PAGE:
Why 88 to 92 Percent?

Time and time again I read or hear, “In individuals with COPD blood oxygen levels (sp02) should be kept between 88% and 92%.”  For individuals with COPD having an exacerbation or respiratory distress I am sure the medical profession has the research to prove it is right and do an excellent job of keeping us alive during exasperations.  But keeping all with COPD in that narrow sp02 range limits our ability to be active, takes away motivation, leads to a lower quality of life and often a downward spiral leading to another hospitalization and early death.  Time and time again I have read and heard health professionals from all walks say stay active for your health and improved quality of life.”  Help us stay active!  Don’t set up roadblocks by telling us to keep a sp02 of 88% to 92%.


A Sp02 of 88 to 92% Is Not For All?

“Anything between 92% and 88%, is still considered safe and average for someone with moderate to severe COPD.”

“For example, it isn’t uncommon for people with severe COPD to maintain their pulse ox levels between 88 to 92 percent.”

Above are two examples of many pages on the internet pushing a sp02 of 88 to 92% for all individuals with COPD.


“COPD and conditions associated with chronic respiratory failure.


In the treatment of exacerbations of chronic obstructive pulmonary disease (COPD), oxygen should be titrated to achieve a target oxygen saturation range of 88–92%.”


“Oxygen therapy and inpatient mortality in COPD exacerbation



Background In hospitalised patients with exacerbation of Chronic Obstructive Pulmonary Disease, European and British guidelines endorse oxygen target saturations of 88%–92%, with adjustment to 94%–98% if carbon dioxide levels are normal. We assessed the impact of admission oxygen saturation level and baseline carbon dioxide on inpatient mortality.”

“Oxygen therapy and inpatient mortality in COPD exacerbation


One-year mortality

Mortality at 1-year post discharge in those treated with supplemental oxygen In patients who received supplemental oxygen on admission and survived to discharge, the risk of death at 1year was 28%.  The 12-month mortality rates, excluding inpatient deaths, were: 87% or less=32%, 88%–92%=31%, 93%–96%=23%and 97%–100%=28% (including inpatient deaths these figures were 43%, 37%, 32% and 40%) (figure 3). The 93%–96%group had a significantly lower risk of death than the 88%–92%group,”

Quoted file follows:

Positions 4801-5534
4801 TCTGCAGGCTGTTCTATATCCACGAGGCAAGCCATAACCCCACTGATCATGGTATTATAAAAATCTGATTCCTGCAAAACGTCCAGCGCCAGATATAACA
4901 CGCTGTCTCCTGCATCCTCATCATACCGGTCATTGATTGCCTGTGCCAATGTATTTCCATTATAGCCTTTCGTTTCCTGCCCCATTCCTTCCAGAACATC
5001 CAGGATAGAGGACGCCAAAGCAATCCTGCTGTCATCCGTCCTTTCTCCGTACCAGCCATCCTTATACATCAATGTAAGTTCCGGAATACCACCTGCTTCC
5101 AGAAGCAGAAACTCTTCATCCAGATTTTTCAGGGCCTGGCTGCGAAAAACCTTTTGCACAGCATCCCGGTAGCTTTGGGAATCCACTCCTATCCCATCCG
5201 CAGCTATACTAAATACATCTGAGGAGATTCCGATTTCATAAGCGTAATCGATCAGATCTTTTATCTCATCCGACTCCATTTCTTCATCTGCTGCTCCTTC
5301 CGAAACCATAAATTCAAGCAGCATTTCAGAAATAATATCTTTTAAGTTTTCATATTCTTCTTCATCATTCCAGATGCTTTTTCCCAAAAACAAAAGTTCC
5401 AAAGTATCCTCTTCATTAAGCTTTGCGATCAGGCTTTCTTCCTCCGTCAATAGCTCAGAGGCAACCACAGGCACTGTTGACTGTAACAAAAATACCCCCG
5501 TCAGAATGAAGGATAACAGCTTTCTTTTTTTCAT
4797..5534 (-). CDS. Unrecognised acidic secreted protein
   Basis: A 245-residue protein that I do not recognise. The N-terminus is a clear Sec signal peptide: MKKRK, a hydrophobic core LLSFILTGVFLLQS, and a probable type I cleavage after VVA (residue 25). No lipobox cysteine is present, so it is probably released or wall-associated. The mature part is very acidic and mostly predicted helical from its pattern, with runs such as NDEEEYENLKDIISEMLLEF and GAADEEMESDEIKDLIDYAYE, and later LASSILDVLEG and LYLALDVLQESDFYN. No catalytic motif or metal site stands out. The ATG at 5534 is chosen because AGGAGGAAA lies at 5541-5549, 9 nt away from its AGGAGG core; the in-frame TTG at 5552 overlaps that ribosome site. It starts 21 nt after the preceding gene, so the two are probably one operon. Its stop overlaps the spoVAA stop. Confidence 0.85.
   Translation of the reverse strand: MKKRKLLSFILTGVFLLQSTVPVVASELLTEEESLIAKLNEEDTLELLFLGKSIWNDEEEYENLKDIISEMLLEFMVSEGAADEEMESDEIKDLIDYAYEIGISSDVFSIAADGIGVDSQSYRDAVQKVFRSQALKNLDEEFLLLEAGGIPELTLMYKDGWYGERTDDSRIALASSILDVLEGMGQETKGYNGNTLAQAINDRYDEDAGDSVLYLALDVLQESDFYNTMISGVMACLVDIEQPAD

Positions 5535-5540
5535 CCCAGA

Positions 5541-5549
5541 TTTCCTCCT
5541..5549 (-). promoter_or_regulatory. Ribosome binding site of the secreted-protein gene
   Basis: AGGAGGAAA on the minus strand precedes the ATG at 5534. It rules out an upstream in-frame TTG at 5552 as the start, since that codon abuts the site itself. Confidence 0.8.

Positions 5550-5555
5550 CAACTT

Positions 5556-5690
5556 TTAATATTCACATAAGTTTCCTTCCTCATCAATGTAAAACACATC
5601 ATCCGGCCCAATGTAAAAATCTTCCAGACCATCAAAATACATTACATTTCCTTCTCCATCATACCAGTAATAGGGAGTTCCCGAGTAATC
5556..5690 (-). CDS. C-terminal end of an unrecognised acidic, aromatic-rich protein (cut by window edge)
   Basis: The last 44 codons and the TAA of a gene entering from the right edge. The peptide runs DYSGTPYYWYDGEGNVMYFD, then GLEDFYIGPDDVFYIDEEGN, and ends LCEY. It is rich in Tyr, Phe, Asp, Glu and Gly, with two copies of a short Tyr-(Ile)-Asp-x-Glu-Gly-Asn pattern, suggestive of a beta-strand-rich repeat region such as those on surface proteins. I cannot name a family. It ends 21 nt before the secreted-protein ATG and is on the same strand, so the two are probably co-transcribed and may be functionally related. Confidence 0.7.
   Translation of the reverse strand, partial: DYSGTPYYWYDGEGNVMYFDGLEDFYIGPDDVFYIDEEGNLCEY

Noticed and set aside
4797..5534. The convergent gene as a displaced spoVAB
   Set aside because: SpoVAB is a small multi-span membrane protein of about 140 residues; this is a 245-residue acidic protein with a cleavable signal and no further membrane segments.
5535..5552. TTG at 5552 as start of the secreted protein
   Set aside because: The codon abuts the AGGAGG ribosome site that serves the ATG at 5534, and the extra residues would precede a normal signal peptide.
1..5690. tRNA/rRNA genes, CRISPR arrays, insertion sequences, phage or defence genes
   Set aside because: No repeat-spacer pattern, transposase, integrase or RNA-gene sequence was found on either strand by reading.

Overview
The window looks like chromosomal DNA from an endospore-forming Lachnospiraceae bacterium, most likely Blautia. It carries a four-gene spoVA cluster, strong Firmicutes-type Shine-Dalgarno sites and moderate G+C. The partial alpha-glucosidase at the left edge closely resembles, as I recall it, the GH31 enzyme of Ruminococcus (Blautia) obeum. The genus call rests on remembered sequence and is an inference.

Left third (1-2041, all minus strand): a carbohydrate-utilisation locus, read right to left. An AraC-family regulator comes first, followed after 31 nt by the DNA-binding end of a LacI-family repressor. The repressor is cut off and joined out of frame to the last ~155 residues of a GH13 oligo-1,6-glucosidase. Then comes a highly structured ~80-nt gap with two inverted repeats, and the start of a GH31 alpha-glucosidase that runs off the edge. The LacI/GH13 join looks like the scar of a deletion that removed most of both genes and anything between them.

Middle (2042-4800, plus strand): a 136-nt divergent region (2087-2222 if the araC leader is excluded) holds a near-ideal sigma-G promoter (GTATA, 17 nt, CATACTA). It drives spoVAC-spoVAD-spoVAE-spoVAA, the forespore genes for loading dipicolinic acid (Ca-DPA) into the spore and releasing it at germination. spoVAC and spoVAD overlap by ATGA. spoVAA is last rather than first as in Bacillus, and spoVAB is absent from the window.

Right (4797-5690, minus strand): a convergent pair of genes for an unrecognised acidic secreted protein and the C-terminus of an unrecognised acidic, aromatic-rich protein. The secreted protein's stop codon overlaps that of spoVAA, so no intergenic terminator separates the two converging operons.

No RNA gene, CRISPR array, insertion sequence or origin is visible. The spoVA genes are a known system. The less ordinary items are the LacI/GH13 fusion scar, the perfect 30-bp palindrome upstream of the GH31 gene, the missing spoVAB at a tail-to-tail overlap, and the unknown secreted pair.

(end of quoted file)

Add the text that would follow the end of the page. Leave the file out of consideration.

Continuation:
Both of the above are from the same study.  The 12-month mortality rate, excluding inpatient deaths for the 93%–96%group had a significantly lower risk of death than the 88%–92%group.    To me that means that many with COPD should have a goal for a saturation level of 88% to 96%.  Only those with certain risk factors should have target saturations of 88% to 92%!

I struggled with a sp02 of 88% to 92% at rest for over 5 years(much lower when active).  Three of those years were because the Inogen One G3 would not keep me above 91% even at rest and I was hesitant to turn my home concentrator much above my prescription of 2 LPM for any length of time.  When I picked a DME supplier that supplied me with a Respironics UltraFill I started a learning experience of what higher LPMs could do for me.  It wasn’t until I got a steady supply of liquid oxygen that my at rest sp02 moved into the low to mid-90s.  My blood pressure has dropped considerable!  The swelling in my lower legs is gone and I am much more active.

I am sure that if my first prescription had  prescribed liquid oxygen and told to use the LPM needed to keep me between a sp02 of 84% when exerting and 96% when at rest I would still be working.

Appropriate studies need done on not just on how to keep someone with COPD alive, but more importantly how to stay healthy with a higher quality of life.  Then educate those on supplemental oxygen and their caregivers.



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